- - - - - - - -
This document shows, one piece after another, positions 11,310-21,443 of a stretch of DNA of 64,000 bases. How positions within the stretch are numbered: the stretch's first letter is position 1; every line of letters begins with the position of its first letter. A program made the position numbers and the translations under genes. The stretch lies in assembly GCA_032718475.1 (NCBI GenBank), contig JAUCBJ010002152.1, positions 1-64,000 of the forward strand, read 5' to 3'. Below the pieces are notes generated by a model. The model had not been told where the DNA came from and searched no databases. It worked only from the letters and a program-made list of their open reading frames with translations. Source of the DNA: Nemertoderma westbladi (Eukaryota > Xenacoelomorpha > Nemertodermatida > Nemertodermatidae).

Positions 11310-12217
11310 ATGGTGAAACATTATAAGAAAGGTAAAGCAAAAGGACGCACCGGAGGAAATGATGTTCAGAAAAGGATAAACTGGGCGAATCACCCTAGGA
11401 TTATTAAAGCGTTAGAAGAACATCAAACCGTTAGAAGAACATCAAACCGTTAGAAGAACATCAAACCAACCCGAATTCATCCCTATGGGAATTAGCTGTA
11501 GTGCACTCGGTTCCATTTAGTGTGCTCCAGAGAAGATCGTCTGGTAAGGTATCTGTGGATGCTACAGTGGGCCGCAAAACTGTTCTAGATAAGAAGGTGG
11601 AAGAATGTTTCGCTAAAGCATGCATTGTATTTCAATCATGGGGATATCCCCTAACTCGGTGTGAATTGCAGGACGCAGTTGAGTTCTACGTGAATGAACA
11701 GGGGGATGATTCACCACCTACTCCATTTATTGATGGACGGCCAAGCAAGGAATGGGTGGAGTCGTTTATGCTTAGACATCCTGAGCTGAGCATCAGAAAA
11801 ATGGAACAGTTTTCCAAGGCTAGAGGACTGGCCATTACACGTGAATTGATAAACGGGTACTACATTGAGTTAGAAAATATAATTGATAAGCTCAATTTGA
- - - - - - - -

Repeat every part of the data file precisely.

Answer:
This document shows, one piece after another, positions 11,310-21,443 of a stretch of DNA of 64,000 bases. How positions within the stretch are numbered: the stretch's first letter is position 1; every line of letters begins with the position of its first letter. A program made the position numbers and the translations under genes. The stretch lies in assembly GCA_032718475.1 (NCBI GenBank), contig JAUCBJ010002152.1, positions 1-64,000 of the forward strand, read 5' to 3'. Below the pieces are notes generated by a model. The model had not been told where the DNA came from and searched no databases. It worked only from the letters and a program-made list of their open reading frames with translations. Source of the DNA: Nemertoderma westbladi (Eukaryota > Xenacoelomorpha > Nemertodermatida > Nemertodermatidae).

Positions 11310-12217
11310 ATGGTGAAACATTATAAGAAAGGTAAAGCAAAAGGACGCACCGGAGGAAATGATGTTCAGAAAAGGATAAACTGGGCGAATCACCCTAGGA
11401 TTATTAAAGCGTTAGAAGAACATCAAACCGTTAGAAGAACATCAAACCGTTAGAAGAACATCAAACCAACCCGAATTCATCCCTATGGGAATTAGCTGTA
11501 GTGCACTCGGTTCCATTTAGTGTGCTCCAGAGAAGATCGTCTGGTAAGGTATCTGTGGATGCTACAGTGGGCCGCAAAACTGTTCTAGATAAGAAGGTGG
11601 AAGAATGTTTCGCTAAAGCATGCATTGTATTTCAATCATGGGGATATCCCCTAACTCGGTGTGAATTGCAGGACGCAGTTGAGTTCTACGTGAATGAACA
11701 GGGGGATGATTCACCACCTACTCCATTTATTGATGGACGGCCAAGCAAGGAATGGGTGGAGTCGTTTATGCTTAGACATCCTGAGCTGAGCATCAGAAAA
11801 ATGGAACAGTTTTCCAAGGCTAGAGGACTGGCCATTACACGTGAATTGATAAACGGGTACTACATTGAGTTAGAAAATATAATTGATAAGCTCAATTTGA